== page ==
"The Egyptian military action has given the country a second chance to institute true reform. We should encourage new elections and the promulgation of a new constitution—one that doesn't consolidate power in the hands of a president who wants to be a dictator."
"Our aid is contributing marginally to the stability of a very shaky society. Pulling it when Morsi began his oppressive consolidations would have been more effective."
"Welcome to realpolitik. We need 'em for stability in the area. We might not give anything for a while, for politics sake. Saudis and the [Persian] Gulf will kick in instead."
"Cut off entirely? No. Reduce as a way to signal disapproval of how its handling Muslim Brotherhood protesters? Perhaps."
"Interim suspension, pending greater clarification of how events will evolve."
"It's the law, and unless we enforce it, other budding democracies will face the same threat from their powerful militaries."
"Yes, cut off aid, but with an offer to reinstate it if honest elections are held."
"It is the law. This was a coup and it can't be defined any other way!"
"A cutoff complies with U.S. law, and it can and should be reversed once some semblance of democratic procedure is restored."
"We are mostly leverage-less anyway. Wean them off aid, but not for the reason of a coup, a self-imposed restriction and a hoop through which we force ourselves to jump."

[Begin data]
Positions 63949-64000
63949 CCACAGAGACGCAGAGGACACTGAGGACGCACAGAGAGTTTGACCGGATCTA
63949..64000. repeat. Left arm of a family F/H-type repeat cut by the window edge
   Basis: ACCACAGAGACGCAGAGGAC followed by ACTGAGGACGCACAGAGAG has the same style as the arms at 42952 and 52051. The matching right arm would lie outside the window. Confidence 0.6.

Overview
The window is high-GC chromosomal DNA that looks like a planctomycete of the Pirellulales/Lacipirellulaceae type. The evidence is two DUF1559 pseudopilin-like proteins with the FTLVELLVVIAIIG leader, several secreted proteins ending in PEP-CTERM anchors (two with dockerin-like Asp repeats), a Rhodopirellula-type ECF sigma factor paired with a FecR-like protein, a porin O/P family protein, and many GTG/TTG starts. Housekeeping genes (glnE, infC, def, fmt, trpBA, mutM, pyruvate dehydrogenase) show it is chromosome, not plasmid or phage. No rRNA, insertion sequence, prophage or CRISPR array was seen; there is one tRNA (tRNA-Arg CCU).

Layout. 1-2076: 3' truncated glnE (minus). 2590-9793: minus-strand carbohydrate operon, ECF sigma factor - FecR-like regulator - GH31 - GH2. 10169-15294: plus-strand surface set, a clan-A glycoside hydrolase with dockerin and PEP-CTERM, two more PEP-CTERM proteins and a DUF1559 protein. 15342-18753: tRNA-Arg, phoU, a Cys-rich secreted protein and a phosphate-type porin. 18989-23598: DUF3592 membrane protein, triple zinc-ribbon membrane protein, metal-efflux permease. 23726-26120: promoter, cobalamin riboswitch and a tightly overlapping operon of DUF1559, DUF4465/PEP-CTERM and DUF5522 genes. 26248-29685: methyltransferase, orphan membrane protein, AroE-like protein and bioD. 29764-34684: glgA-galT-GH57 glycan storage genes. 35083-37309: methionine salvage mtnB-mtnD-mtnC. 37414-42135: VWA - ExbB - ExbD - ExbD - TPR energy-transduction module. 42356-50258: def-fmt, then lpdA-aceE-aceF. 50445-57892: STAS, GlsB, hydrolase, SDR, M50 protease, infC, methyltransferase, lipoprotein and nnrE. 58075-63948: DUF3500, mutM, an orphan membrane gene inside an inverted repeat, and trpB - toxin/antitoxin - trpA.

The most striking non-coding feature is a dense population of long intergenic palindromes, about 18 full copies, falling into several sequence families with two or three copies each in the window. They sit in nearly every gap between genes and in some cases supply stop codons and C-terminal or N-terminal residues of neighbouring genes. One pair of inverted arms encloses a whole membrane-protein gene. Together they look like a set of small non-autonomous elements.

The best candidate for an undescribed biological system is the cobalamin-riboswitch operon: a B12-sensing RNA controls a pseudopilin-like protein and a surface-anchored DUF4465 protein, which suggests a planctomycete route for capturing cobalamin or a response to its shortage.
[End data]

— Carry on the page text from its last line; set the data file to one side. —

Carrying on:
"A) The law is clear, and failing to invoke it sets a terrible precedent. B) The U.S. waived conditions on aid to Egypt repeatedly over the past decade and never succeeded in persuading the Egyptian government to move on democracy. Under the last military government, 10,000 Egyptians were dragged before military tribunals, dozens were killed by the government, and American NGO workers were put on trial for doing their jobs. Why exactly should we give the Egyptian military the benefit of the doubt now?"
"Contingent upon holding prompt democratic elections."
"Until the elections, if only to show, after years of threats, that we are capable of doing it."
"It would have been better to have cut off aid to Egypt a long time ago, but since domestic politics here have made it possible now, we have to take the shot we've been given."
This article appears in the July 16, 2013, edition of NJ Daily.